Living Doll

Mattel's Richard Dickson told delegates at last month's MIPTV conference in Cannes that Barbie was now a living doll—not just a toy, but a fully-fledged lifestyle brand. In an exclusive interview with License! Global he reveal

April 6, 2018

6 Min Read

Mattel's Richard Dickson told delegates at last month's MIPTV conference in Cannes that Barbie was now a living doll—not just a toy, but a fully-fledged lifestyle brand. In an exclusive interview with License! Global he reveals more.

Giving a run down of life with Barbie, who will be 50 next year, delegates at the MIPTV conference in Cannes last month could have been forgiven for wondering what Mattel's Richard Dickson was doing at a television market.

Indeed, Dickson—who is Mattel's' senior vice president, worldwide marketing, media and entertainment—himself threw the question back at his audience. What he suggested was that Mattel is now more than the largest toymaker in the world. As an IP owner and licensor, Mattel is responsible for managing brands—and key among them is Barbie. i1_424.jpg

Barbie's troubles have been well documented, and after decades in the market, the world's first fashion doll is not what it once was. Recent competitive challenges to Barbie from within the toy industry —from the likes of Bratz and Disney Princesses—have been exacerbated by changing and fragmented children's play patterns.

Decreasing sales of dolls across the world have hit Mattel's bottom line—indeed, a report on first quarter 2008 trading showed doll sales down by 12 percent in the United States. This is being somewhat offset by recovering international sales.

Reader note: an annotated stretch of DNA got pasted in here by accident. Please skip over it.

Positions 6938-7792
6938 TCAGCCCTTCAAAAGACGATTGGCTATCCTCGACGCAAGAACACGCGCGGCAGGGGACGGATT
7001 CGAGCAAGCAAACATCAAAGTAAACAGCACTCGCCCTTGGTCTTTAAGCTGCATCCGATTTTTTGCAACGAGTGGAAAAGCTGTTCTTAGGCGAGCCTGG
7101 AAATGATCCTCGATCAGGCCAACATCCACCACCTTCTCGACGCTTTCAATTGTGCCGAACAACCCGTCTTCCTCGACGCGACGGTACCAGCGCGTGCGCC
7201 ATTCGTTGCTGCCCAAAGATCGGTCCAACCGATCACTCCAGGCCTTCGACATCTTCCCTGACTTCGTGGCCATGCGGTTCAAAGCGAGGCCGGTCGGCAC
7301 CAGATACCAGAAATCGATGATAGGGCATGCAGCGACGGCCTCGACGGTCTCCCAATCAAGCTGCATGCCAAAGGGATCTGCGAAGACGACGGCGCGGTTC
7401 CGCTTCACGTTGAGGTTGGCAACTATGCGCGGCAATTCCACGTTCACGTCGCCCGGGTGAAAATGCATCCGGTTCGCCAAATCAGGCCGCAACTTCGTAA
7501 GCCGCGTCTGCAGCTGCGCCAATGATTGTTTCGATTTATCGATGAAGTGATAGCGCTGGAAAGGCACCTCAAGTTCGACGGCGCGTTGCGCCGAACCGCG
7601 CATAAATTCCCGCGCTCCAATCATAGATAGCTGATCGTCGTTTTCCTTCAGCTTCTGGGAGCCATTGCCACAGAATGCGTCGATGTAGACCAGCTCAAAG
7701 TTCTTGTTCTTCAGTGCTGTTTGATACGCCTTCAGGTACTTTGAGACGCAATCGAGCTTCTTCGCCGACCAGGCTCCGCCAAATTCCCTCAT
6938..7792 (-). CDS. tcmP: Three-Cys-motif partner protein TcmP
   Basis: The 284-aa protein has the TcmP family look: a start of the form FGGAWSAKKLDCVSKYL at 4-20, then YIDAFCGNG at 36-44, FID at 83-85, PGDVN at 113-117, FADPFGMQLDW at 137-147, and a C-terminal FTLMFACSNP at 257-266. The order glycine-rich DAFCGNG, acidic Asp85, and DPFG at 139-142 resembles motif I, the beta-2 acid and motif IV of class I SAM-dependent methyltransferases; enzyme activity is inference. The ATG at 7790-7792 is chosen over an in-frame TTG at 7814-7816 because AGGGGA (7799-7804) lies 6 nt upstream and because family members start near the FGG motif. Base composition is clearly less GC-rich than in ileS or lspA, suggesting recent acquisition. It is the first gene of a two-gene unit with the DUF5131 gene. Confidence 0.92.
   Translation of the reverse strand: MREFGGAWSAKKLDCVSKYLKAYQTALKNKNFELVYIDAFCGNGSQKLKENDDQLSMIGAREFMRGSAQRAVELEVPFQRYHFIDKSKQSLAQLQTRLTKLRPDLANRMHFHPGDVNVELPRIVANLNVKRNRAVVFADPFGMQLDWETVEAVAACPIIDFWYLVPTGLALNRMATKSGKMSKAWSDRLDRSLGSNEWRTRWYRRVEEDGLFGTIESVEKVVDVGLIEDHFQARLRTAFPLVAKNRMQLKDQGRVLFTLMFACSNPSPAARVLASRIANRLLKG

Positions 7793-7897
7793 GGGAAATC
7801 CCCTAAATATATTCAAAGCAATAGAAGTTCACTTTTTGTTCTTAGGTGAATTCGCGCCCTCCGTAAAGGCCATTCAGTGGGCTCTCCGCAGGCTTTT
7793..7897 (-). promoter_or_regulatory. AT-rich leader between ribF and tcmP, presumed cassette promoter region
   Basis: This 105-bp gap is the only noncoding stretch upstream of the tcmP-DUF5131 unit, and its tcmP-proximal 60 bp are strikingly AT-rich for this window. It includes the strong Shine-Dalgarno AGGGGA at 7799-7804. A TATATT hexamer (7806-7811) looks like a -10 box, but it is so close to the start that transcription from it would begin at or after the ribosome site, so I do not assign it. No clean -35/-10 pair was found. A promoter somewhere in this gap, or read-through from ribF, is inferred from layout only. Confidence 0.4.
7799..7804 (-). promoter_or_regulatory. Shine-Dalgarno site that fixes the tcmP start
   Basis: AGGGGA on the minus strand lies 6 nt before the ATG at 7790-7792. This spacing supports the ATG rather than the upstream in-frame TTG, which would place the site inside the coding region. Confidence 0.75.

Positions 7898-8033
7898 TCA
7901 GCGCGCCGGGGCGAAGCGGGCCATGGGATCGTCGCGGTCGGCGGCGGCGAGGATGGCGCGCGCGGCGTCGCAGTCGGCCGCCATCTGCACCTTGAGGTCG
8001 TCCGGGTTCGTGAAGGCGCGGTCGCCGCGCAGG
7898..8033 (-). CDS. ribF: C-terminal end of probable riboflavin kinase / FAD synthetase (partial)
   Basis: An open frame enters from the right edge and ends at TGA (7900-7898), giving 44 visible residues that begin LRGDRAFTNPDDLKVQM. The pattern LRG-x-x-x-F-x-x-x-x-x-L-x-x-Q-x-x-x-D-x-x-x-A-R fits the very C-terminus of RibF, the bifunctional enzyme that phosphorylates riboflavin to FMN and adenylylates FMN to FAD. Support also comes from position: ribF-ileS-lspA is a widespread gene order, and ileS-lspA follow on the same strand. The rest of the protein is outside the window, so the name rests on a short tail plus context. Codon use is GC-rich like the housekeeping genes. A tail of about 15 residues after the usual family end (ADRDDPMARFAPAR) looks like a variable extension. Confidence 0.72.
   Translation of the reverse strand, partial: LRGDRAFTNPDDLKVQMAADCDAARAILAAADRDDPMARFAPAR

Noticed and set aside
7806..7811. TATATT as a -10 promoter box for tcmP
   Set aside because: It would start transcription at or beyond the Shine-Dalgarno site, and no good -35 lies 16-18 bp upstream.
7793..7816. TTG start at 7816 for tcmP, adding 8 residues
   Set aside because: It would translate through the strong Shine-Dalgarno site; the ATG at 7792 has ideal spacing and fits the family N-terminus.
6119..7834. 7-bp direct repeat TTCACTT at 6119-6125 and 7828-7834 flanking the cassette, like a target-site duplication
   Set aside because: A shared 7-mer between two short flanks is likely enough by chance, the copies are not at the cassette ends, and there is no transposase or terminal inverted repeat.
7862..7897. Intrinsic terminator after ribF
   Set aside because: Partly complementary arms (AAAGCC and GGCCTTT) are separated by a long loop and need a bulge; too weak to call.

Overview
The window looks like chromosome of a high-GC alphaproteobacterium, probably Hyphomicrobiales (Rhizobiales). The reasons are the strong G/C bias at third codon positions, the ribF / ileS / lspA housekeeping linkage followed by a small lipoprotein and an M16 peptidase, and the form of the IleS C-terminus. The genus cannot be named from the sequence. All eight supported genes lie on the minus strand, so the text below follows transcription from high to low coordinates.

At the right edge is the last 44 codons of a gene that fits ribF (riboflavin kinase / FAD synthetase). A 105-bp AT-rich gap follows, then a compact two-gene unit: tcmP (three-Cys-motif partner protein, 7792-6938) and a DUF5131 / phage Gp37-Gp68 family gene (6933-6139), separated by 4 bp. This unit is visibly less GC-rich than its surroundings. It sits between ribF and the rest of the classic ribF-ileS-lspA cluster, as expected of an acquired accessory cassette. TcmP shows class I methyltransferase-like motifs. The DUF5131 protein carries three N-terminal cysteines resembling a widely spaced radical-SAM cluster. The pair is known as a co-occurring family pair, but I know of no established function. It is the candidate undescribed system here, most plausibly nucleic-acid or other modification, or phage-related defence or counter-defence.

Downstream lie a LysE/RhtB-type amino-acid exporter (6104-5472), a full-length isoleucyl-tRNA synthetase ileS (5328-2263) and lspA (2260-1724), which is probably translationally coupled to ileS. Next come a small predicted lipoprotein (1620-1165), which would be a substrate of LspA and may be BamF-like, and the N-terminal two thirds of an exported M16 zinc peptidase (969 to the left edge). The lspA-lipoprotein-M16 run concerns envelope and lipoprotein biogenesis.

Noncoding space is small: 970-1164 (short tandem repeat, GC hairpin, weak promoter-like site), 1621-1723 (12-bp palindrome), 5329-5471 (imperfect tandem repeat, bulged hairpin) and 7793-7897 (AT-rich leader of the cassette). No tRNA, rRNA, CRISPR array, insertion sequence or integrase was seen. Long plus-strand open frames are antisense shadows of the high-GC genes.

But Barbie is no longer just about doll sales. "The play paradigm has changed forever," Dickson told MIPTV delegates. "From entertainment to apparel—being in the play business now means being in a lot of adjacent categories. At Mattel, we believe that relevance today is about being where your customer is, 24/7." From its first step into DVDs and a Web site launched in 2000, the Barbie brand is now spread across some 45 different consumer categories and the non-toy business is worth $1.5 billion wholesale—half of all Barbie branded sales.

And, like other IP owning toy manufacturers before it, Mattel is exploring the movie and television route for Barbie. Discussions are already taking place, and Barbie will take to the screen. But the approach is cautious. There is no compulsion to create television, Dickson maintains, particularly as the motivation for a manufacturer is very different to those of a broadcaster. Manufacturers want to build brands and sell more product; broadcasters want to drive ratings. And in the context of Barbie's 50-year lifespan, there is no need to rush, he says.

"And movies are addictive because they gain awareness and business. But when the movie is over, so are you. Whatever we do has to be relevant to our product as well as being culturally relevant."

The roll out of the Barbie brand into non-toy categories over recent years is part of what Dickson describes as the "living brand" strategy, based on cultural insight and evolving brand behavior.

With the key insight that Barbie resonates with adult women and noting how brand collaborations are surfacing across fashion and lifestyle brands and retailers, Mattel married the two to create a project with on-trend cosmetics brand Mac.

The Barbie Loves Mac collection was launched in January 2007 simultaneously in premium department stores worldwide. A small collection of products accompanied the cosmetics range—a Barbie Loves Mac doll as well as a T-shirt and makeup bag.